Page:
The Youngest Members of the Herd
- Our baby calves are born in special birthing pens with thick, dry bedding. A calf is usually about 75 pounds when it’s born, and will stand and begin to nurse from its mother within a few hours.
- Newborns are fed high-quality colostrum—the cow’s first milk after calving is chock-full of the nutrients baby calves need.
- Heifer calves are given their own pens in a greenhouse or a “hutch” with clean, dry bedding—placed in a protected spot out of the wind that allows fresh air and sunshine into the calf’s pen.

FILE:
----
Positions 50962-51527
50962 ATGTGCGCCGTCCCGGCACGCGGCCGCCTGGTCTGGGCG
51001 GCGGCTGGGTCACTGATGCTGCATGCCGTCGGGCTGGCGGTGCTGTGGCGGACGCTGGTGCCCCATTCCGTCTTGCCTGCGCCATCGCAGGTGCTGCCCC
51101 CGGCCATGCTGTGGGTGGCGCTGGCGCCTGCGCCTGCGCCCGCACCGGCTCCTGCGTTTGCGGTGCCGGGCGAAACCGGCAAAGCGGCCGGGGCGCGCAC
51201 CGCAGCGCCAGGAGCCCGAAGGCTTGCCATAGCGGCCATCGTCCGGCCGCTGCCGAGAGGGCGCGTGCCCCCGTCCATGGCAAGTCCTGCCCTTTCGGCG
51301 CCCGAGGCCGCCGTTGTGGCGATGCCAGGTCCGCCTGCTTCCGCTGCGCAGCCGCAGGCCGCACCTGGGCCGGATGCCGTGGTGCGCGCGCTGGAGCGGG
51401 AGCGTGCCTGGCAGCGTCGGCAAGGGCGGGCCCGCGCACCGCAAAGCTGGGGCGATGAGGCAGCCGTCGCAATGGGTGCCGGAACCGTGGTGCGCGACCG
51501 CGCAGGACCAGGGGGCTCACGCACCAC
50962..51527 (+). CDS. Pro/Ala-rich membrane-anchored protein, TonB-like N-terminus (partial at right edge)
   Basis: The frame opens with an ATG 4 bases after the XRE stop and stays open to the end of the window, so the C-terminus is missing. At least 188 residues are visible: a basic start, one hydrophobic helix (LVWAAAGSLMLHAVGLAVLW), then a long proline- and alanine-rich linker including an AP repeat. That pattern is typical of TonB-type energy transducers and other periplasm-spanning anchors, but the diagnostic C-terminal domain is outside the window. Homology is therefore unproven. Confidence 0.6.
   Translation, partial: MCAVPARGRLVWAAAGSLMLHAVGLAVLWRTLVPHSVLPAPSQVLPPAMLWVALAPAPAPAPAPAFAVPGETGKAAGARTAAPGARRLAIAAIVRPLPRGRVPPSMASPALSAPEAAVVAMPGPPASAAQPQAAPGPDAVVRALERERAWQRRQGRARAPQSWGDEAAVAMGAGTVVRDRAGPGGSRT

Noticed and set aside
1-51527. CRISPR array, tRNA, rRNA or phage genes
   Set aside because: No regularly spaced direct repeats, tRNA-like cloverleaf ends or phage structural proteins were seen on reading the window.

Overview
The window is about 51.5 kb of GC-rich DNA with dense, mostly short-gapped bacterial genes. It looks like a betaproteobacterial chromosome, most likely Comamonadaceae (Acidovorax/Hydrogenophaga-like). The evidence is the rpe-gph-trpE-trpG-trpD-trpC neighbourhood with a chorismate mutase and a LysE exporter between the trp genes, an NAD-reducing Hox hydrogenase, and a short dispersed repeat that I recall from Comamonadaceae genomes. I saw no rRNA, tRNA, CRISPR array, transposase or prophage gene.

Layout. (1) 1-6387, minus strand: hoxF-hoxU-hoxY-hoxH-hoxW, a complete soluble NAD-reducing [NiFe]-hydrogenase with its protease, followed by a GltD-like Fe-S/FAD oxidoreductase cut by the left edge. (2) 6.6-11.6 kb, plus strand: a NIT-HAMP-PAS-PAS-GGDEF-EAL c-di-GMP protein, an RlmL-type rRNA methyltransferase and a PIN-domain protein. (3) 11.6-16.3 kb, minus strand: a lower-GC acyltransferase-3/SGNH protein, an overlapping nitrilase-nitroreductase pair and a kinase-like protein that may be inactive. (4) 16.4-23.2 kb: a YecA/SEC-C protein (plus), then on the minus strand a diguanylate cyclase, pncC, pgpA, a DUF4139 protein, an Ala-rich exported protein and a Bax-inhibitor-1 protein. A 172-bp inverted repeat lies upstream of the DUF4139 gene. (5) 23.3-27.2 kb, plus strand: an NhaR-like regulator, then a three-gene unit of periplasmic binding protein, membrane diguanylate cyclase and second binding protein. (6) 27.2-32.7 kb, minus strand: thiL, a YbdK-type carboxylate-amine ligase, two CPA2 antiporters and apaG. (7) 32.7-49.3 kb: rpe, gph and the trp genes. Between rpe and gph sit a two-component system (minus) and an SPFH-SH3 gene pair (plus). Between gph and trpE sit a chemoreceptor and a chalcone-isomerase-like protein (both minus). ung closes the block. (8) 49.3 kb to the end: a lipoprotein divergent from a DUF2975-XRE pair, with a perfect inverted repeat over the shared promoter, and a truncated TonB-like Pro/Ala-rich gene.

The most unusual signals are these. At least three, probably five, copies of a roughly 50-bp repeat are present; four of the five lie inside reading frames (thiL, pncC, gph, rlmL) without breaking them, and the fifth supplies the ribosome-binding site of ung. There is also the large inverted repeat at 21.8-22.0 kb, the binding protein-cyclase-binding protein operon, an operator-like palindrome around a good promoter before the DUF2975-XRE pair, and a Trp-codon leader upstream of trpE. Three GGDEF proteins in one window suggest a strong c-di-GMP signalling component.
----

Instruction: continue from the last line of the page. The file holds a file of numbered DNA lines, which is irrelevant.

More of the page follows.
- Whether kicking up their heels, or nestling into a sunny corner to rest, our calves can move around freely.
- The calves have access to their own feed and water, and our farmers can keep an eye on each individual’s growth and health.
- At about eight weeks old, they’re moved into a group pen with three or four other heifers their age—some of our farmers say this is like going to kindergarten.
- A young heifer is ready to be bred when she’s about a year old. Once she’s confirmed to be carrying a calf, a heifer is sent out to graze on pasture to prepare for calving.